Although putting up those kinds of numbers in a spring game against third and fourth string defenders isn't a sure-fire way of becoming an instant All-American, Carnes showed enough moxie and intelligence to overtake Cody Green as the number two option behind Martinez.

    Regardless of how Taylor Martinez plays, there seems to be an undeniable air of confidence in Carnes.  This was something sorely lacking last season.  Not only does Carnes possess steady accuracy, but he can punish defenses with his feet.

RB Aaron Green

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    Running back Aaron Green was the cherry on top of a diverse and talented 2011 recruiting class.  He has been tabbed as a "can't-miss" talent with unbelievable elusiveness and top-notch speed.

    Even though he is the second running back on this list, all indications point to Green having a stellar career with the Huskers.  As with Ameer Abdullah, Green will get his touches this year because of a lack of experienced depth behind Rex Burkhead.

    The only real gripe scouts have had about Green is his lack of size, but coming out of Texas—where football is king—he amassed gaudy numbers and became a prized recruit by pundits, coaches and fans alike.

    Regardless of returning backs with multiple years of experience in the system, Aaron Green seems to factor as an immediate contributor with play-making ability written all over him.

WR Kenny Bell

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    The receiver position was listed as an area of concern coming into the 2011 season.  With only Brandon Kinnie logging extensive playing time last season, the rest of the corps is largely unknown. 

    While Kinnie has developed into a sure-handed and favorite target of quarterback Taylor Martinez, redshirt freshman Kenny Bell has quickly become an eye-opening force at receiver.  The first thing anyone tells you about Bell—he is fast!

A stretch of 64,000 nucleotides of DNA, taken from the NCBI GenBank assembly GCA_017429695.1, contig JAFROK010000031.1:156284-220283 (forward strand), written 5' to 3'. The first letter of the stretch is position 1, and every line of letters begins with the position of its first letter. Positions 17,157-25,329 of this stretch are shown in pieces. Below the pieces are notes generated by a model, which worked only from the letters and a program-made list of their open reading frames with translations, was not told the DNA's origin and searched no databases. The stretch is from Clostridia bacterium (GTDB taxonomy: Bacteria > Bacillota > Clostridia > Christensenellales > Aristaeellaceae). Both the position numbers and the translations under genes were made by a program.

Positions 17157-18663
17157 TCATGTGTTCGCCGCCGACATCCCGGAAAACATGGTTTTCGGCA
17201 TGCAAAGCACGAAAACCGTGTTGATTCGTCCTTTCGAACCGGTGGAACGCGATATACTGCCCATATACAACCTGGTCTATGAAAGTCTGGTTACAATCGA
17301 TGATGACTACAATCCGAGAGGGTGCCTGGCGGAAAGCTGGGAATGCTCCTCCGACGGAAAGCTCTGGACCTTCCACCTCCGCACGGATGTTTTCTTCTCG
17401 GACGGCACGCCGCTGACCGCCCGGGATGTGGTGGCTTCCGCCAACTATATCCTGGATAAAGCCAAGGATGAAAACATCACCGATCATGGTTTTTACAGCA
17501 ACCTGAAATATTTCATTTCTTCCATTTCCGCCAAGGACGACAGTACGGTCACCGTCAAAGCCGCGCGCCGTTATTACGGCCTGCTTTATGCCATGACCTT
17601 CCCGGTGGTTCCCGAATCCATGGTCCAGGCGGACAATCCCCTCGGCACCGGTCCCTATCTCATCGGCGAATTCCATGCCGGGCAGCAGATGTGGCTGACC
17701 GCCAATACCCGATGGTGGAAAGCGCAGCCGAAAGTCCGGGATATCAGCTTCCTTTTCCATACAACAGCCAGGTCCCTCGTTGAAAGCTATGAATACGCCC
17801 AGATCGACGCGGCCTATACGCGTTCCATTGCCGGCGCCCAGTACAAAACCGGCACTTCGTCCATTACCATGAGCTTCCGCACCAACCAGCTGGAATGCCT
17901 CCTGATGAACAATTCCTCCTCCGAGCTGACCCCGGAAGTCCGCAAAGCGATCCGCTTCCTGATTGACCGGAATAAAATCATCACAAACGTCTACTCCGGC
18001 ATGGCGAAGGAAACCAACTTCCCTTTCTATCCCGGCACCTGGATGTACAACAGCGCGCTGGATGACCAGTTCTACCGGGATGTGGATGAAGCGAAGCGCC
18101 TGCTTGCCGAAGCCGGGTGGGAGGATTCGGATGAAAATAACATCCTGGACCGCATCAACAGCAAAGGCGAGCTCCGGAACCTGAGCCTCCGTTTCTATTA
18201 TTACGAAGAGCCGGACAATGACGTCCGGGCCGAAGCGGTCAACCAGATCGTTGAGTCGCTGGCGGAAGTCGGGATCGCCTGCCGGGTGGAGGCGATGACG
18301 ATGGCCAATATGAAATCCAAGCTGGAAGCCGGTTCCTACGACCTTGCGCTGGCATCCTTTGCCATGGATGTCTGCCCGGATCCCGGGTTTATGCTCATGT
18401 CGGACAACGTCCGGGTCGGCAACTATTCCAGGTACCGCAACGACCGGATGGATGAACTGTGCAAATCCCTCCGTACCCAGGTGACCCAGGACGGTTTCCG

The speedster out of Colorado sports an afro and rides a skateboard around campus.  This season, expect Bell to blaze past defensive backs and become a match-up nightmare for opposing defenses.  With teams accounting for the reliable Brandon Kinnie, Bell is a viable deep-threat option.

    Bell could easily find playing time because of his speed alone, but he has shown excellent hands in Spring practice.  Kenny Bell could become the clear-cut number two option by the time Chattanooga visits.

WR Jamal Turner

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    Jamal Turner signed up to play quarterback at Nebraska, and Husker Nation collectively entertained daydreams of him becoming the next Tommie Frazier or Eric Crouch.

    Then came the position switch to receiver in the Spring. 

    Then the electrifying spring game performance. 

    Then the flip heard/seen/read across the world (or at least the population that fancies all things red). 

    Jamal Turner was no longer a daydream but an absolute keeper.

    Suddenly, Nebraska football has an exciting group of wide receivers - albeit mostly inexperienced.  Turner proved to everyone in the Spring game that he is a big-time talent and should push for immediate playing time at receiver.

    Not only that, but the kid is already a polished and devastating return man.  Turner will have to grow into his immense talent at receiver, but he can be plugged in right away in the return game and it wouldn't be surprising if he notched a few returns for touchdowns in his freshman season.